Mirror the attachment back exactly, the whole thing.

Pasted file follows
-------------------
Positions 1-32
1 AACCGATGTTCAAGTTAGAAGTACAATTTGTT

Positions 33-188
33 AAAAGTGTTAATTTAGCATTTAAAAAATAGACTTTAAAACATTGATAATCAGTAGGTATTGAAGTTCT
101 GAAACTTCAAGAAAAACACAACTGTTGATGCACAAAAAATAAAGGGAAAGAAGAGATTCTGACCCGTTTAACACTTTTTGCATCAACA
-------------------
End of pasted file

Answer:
Positions 1-32
1 AACCGATGTTCAAGTTAGAAGTACAATTTGTT

Positions 33-188
33 AAAAGTGTTAATTTAGCATTTAAAAAATAGACTTTAAAACATTGATAATCAGTAGGTATTGAAGTTCT
101 GAAACTTCAAGAAAAACACAACTGTTGATGCACAAAAAATAAAGGGAAAGAAGAGATTCTGACCCGTTTAACACTTTTTGCATCAACA